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  #25  
Old 01-26-2007, 10:13 AM
middleman middleman is offline
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In the same vein as Stephen King, I heard that Clint Eastwood is the most generous autograph signer out there.

Apparently, he never uses the "if I sign one, I have to sign them all" excuse because he will take the time to keep signing until everyone is satisfied.

The man is a living legend and he is much nicer that all the B-listers you hear about who lord their fame over the people who enjoy their work.

I like Clint.
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  #26  
Old 01-26-2007, 10:16 AM
middleman middleman is offline
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Originally Posted by middleman
In the same vein as Stephen King, I heard that Clint Eastwood is the most generous autograph signer out there.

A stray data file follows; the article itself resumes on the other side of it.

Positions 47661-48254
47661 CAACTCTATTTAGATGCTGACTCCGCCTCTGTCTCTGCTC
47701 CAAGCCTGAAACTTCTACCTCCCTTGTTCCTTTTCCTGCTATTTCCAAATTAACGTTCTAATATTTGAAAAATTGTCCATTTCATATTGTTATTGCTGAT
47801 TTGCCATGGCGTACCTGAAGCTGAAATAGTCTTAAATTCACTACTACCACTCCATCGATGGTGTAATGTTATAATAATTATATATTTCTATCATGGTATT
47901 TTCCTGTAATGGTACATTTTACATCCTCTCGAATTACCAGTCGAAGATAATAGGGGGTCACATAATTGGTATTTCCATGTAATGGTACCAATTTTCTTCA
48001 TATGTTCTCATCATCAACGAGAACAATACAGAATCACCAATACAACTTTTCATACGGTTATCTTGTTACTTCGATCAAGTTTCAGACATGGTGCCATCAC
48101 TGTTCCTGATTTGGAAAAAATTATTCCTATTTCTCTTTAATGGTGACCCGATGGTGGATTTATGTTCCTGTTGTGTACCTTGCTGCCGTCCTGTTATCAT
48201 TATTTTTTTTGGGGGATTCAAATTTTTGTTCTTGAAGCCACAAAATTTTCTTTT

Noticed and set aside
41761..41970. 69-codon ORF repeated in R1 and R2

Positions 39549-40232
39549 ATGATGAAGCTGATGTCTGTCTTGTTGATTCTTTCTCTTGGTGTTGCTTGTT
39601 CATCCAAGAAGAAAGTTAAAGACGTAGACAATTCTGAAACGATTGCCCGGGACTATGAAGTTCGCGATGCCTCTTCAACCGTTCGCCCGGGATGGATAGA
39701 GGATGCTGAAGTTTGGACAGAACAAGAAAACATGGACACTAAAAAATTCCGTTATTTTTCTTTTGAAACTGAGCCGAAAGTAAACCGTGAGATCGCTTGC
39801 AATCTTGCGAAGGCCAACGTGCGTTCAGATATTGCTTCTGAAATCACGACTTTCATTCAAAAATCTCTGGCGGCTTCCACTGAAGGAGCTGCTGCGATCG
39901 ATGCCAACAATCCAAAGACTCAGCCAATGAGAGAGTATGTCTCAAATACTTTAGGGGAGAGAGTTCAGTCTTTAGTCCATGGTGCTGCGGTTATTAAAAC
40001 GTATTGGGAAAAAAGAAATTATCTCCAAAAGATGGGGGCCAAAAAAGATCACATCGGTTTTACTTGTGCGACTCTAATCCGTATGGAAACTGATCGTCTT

Apparently, he never uses the "if I sign one, I have to sign them all" excuse because he will take the time to keep signing until everyone is satisfied.

The man is a living legend and he is much nicer that all the B-listers you hear about who lord their fame over the people who enjoy their work.

I like Clint.
Correcting myself slightly, here is a blurb from a celeb sighting page. Clint IS generous, but when it is time to leave, it is time to leave.

Quote:
The legendary star emerged from the posh restaurant and was met by a bunch of autograph seekers. He signed photos, posters and record albums. He was very accomodating and signed up a storm. Eventually he had to put an end to it and walked to his SUV around the corner. The fans/dealers tried to get hm to sign again and he firmly stated “When I’m done…I’m done!”